And, in the Ribcage, the spawning began.
The multi-jointed attendant arms on both roof and floor jerked spastically, waving and flexing. Simultaneously, the myriad pastel-coloured stalactites sprayed their polychrome ichors like ecstatic ejaculate, flooding the chamber floor in blazing morass of intermingling hues.
And every single one of the leathery womb sacks began to swell.
I have found your galaxy, Once-A-Man. I have found food. My long eyes look upon it now. It glitters so. I select targets. Watch as I prepare my muscle-and-flesh engines, my many mouths.
The view of Wansaman’s outer eye finally began to clear. Gigantic shreds of flesh, each trailing bloody contrails that looped and intersected into an impossibly complex -and rather graceful- knot, were all that remained of the once docile behemoths. Now a new entity eclipsed the stars.
It was roughly spherical, its pastel blue surface forested with crimson phalli. Slowly it revolved, as if exhibiting itself. Shadows lengthened and shrank, imbuing insubstantiality – as if the sphere was more image than corporeality. As usual, Wansaman found size almost impossible to judge; however, certain familiar star formations were occluded, and this, coupled with the quiescent state of his attendant eye motes, pointed to something of at least a kilometre in circumference.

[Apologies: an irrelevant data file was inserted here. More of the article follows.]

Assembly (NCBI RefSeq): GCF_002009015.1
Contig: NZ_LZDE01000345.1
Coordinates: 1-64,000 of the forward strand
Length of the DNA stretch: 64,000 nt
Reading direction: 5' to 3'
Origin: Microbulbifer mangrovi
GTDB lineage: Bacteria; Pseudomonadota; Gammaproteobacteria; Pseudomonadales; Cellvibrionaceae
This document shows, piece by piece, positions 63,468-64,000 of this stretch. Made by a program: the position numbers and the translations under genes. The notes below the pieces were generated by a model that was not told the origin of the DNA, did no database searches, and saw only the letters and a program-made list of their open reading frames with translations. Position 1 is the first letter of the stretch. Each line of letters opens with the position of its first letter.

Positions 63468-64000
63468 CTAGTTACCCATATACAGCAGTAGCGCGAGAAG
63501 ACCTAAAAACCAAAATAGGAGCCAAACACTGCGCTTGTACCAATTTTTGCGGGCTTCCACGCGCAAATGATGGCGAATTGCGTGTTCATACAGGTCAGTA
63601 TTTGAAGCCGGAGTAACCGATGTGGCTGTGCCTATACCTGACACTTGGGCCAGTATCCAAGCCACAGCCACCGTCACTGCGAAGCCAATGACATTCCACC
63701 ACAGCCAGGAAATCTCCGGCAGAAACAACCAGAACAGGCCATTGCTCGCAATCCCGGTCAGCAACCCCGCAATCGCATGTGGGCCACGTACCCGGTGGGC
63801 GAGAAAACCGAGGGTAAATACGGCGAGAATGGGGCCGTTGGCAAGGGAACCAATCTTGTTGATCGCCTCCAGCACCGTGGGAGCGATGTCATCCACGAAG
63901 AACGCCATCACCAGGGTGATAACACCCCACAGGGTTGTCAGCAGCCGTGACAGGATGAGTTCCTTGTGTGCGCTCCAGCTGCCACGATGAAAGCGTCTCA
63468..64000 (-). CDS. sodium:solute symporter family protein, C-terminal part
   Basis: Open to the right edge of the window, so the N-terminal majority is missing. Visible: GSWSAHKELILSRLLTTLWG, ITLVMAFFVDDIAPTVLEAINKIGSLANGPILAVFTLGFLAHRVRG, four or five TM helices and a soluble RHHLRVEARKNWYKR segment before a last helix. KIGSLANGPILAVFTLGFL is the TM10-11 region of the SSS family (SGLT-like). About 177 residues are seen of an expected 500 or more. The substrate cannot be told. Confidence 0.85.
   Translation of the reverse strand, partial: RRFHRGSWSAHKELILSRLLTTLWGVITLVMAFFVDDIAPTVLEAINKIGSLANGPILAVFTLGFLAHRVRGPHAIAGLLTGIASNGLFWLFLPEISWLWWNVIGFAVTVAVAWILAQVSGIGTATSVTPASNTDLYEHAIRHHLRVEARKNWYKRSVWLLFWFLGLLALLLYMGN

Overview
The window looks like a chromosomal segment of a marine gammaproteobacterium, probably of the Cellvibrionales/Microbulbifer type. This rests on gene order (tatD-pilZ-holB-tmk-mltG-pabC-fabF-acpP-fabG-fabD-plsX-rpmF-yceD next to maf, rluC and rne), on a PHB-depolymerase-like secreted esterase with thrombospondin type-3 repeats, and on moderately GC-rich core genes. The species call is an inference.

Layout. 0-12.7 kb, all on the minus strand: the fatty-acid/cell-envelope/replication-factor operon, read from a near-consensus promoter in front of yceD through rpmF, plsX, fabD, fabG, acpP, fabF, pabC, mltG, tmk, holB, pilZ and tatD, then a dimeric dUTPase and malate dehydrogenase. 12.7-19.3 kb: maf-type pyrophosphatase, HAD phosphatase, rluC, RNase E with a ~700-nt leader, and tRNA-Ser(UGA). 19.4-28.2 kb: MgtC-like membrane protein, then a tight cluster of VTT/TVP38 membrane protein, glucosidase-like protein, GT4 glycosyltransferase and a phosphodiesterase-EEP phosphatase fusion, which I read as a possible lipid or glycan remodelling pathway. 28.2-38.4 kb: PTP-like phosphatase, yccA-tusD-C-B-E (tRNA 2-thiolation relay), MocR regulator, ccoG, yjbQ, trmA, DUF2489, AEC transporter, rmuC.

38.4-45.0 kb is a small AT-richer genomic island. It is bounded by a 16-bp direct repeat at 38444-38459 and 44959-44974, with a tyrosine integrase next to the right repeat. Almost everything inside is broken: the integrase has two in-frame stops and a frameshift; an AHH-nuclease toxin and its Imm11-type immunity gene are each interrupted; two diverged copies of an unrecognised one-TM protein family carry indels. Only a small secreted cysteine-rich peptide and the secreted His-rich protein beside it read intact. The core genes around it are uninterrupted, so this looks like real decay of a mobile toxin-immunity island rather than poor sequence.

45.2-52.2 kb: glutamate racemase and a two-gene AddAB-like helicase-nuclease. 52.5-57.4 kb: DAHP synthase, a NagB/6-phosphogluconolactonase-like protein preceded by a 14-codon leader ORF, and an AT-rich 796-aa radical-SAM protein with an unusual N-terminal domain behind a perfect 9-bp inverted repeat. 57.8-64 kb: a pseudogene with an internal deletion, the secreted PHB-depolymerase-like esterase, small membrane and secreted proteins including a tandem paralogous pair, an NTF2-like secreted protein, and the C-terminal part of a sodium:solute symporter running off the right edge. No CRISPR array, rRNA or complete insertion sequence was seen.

As he watched, subcutaneous sphincters commenced an uneven ascent from the phalli’s bases – a rising ripple of red flesh. Slowly, they each gained the tips -Wansaman refused to say ‘glandes’- before dropping at a slightly faster rate to their starting points.
The process became continuous, the sphincters’ speed increasing. The globe began to shudder, the phalli to vibrate.
Oh, this is ridiculous, thought Wansaman.
Pale fluid spurted in distinct globular clusters from pursing lips crowning each of the phalli, jetting outwards for a short distance before clumping together into amorphous masses.
The sphincters returned to their starting positions and were still. The shudders and vibrations subsided. Spent, the pastel ball rolled from Wansaman’s field of vision, scattering gently heaving globules of pale matter from its path.
A new creation, Once-A-Man, inspired by your memories and the records of your ship. Was it familiar? Was it appreciated? Watch now.
A mottled globe of beige and brown now hove into view. Much larger than its predecessor, it filled Wansaman’s vision, its surprising resemblance to human flesh coupled with recent events sparking unwanted memories of intimacy. A tear appeared in its lower hemisphere, splitting into a red gash.
Whether from their own unseen means of locomotion or some compulsion from the sphere, the pale globules were suddenly mobile, merging into a milky river that swept swiftly into the gash.